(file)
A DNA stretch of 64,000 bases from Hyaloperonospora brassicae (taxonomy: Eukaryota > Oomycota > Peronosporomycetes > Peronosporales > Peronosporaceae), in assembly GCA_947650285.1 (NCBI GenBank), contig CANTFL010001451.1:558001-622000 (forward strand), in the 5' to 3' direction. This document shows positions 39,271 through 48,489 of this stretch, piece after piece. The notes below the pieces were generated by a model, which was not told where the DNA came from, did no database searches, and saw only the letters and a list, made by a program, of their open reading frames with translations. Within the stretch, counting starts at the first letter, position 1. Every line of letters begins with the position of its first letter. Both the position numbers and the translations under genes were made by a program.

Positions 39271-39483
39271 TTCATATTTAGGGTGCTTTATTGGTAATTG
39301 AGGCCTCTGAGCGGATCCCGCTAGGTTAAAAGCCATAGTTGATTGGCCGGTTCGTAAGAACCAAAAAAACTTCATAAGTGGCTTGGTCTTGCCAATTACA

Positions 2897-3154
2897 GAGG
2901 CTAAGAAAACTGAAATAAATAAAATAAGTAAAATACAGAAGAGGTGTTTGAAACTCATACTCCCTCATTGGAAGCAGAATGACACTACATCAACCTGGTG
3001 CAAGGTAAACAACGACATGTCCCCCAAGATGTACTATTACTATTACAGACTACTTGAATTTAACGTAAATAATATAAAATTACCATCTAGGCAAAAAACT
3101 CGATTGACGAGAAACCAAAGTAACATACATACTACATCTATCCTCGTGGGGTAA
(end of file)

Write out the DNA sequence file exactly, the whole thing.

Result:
A DNA stretch of 64,000 bases from Hyaloperonospora brassicae (taxonomy: Eukaryota > Oomycota > Peronosporomycetes > Peronosporales > Peronosporaceae), in assembly GCA_947650285.1 (NCBI GenBank), contig CANTFL010001451.1:558001-622000 (forward strand), in the 5' to 3' direction. This document shows positions 39,271 through 48,489 of this stretch, piece after piece. The notes below the pieces were generated by a model, which was not told where the DNA came from, did no database searches, and saw only the letters and a list, made by a program, of their open reading frames with translations. Within the stretch, counting starts at the first letter, position 1. Every line of letters begins with the position of its first letter. Both the position numbers and the translations under genes were made by a program.

Positions 39271-39483
39271 TTCATATTTAGGGTGCTTTATTGGTAATTG
39301 AGGCCTCTGAGCGGATCCCGCTAGGTTAAAAGCCATAGTTGATTGGCCGGTTCGTAAGAACCAAAAAAACTTCATAAGTGGCTTGGTCTTGCCAATTACA

Positions 2897-3154
2897 GAGG
2901 CTAAGAAAACTGAAATAAATAAAATAAGTAAAATACAGAAGAGGTGTTTGAAACTCATACTCCCTCATTGGAAGCAGAATGACACTACATCAACCTGGTG
3001 CAAGGTAAACAACGACATGTCCCCCAAGATGTACTATTACTATTACAGACTACTTGAATTTAACGTAAATAATATAAAATTACCATCTAGGCAAAAAACT
3101 CGATTGACGAGAAACCAAAGTAACATACATACTACATCTATCCTCGTGGGGTAA